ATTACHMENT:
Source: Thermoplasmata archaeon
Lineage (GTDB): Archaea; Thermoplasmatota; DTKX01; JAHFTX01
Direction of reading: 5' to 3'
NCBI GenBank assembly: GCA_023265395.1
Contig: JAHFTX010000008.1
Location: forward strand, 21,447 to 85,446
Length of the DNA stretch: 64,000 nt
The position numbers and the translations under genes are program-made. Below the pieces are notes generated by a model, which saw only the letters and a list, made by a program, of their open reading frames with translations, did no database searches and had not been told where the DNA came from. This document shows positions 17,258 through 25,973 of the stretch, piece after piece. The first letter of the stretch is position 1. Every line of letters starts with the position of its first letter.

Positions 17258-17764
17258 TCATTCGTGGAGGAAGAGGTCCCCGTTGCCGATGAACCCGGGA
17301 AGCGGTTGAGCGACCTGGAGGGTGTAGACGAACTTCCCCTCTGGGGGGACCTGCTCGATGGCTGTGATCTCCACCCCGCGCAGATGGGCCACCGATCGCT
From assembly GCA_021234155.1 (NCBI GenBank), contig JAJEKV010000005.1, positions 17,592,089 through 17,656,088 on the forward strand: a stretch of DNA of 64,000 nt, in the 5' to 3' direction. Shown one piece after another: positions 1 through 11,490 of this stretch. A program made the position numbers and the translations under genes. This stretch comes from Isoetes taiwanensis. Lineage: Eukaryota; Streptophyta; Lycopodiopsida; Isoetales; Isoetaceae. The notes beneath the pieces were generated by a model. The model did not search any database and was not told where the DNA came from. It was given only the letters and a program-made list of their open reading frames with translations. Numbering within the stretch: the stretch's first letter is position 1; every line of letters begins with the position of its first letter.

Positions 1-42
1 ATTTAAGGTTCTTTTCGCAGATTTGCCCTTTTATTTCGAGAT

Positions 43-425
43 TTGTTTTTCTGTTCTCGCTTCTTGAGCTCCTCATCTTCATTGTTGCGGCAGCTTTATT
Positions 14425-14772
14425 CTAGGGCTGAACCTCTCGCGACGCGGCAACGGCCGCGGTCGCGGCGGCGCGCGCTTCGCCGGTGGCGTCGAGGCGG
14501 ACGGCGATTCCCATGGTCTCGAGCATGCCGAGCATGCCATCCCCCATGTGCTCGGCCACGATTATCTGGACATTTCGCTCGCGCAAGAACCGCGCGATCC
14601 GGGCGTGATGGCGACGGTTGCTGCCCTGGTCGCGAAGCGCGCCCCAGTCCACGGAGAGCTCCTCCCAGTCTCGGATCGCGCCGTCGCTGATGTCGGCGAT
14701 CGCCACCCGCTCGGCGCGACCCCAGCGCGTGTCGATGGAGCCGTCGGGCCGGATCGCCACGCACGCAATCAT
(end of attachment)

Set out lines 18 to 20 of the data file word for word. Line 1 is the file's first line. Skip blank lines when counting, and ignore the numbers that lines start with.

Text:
14425 CTAGGGCTGAACCTCTCGCGACGCGGCAACGGCCGCGGTCGCGGCGGCGCGCGCTTCGCCGGTGGCGTCGAGGCGG
14501 ACGGCGATTCCCATGGTCTCGAGCATGCCGAGCATGCCATCCCCCATGTGCTCGGCCACGATTATCTGGACATTTCGCTCGCGCAAGAACCGCGCGATCC
14601 GGGCGTGATGGCGACGGTTGCTGCCCTGGTCGCGAAGCGCGCCCCAGTCCACGGAGAGCTCCTCCCAGTCTCGGATCGCGCCGTCGCTGATGTCGGCGAT